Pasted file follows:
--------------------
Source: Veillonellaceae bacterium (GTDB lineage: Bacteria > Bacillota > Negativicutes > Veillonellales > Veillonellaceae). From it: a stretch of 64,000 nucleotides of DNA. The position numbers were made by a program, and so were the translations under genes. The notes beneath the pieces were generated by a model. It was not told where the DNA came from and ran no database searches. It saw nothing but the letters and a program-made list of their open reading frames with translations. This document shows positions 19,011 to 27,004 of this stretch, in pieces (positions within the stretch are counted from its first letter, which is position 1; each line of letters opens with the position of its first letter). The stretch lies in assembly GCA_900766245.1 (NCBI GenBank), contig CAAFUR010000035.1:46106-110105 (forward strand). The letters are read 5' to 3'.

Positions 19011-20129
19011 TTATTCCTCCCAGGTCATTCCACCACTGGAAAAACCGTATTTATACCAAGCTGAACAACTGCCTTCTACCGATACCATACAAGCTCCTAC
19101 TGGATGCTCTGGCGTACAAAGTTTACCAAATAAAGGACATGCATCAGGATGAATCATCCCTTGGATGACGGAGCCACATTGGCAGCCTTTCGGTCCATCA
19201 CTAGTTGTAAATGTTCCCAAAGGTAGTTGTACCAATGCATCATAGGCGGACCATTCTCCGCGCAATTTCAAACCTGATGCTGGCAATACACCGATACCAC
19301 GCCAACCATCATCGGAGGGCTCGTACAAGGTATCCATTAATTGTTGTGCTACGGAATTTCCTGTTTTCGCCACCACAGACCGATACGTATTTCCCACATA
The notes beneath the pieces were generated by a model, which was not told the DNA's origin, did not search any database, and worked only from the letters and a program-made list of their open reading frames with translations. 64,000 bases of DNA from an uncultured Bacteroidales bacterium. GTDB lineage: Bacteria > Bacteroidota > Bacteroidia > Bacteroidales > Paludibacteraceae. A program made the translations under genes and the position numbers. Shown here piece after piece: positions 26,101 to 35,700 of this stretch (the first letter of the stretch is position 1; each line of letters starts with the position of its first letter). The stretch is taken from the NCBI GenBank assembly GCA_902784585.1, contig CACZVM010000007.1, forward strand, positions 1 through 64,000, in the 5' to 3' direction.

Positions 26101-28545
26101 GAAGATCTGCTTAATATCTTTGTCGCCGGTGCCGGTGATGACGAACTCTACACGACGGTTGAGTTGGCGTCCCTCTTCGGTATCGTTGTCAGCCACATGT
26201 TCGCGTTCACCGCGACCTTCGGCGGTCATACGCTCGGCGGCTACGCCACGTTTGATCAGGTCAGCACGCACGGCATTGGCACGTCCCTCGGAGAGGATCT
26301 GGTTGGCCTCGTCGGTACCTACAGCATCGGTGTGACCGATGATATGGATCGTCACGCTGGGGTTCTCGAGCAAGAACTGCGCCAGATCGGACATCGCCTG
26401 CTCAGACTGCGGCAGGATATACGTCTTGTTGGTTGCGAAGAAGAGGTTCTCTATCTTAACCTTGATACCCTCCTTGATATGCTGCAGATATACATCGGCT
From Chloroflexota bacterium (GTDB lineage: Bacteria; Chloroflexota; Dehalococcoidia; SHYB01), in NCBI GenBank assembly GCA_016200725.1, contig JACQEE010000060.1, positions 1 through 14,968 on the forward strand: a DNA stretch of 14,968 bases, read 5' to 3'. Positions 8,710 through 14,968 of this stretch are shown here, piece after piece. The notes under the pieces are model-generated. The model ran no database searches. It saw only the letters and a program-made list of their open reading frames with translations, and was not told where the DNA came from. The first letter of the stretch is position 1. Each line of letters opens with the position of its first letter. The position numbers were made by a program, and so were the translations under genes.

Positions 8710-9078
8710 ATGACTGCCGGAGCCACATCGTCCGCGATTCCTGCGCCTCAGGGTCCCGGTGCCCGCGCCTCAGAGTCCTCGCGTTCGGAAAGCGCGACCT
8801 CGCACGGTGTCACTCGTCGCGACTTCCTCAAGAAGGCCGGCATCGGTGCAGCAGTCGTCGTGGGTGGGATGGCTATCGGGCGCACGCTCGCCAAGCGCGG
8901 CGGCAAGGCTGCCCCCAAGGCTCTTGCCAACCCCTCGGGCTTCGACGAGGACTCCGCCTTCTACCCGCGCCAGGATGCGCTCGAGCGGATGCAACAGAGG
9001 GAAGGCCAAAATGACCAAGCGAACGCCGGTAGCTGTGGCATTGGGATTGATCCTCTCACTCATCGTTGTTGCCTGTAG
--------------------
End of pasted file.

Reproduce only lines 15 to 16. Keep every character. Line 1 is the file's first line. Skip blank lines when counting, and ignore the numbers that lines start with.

8710 ATGACTGCCGGAGCCACATCGTCCGCGATTCCTGCGCCTCAGGGTCCCGGTGCCCGCGCCTCAGAGTCCTCGCGTTCGGAAAGCGCGACCT
8801 CGCACGGTGTCACTCGTCGCGACTTCCTCAAGAAGGCCGGCATCGGTGCAGCAGTCGTCGTGGGTGGGATGGCTATCGGGCGCACGCTCGCCAAGCGCGG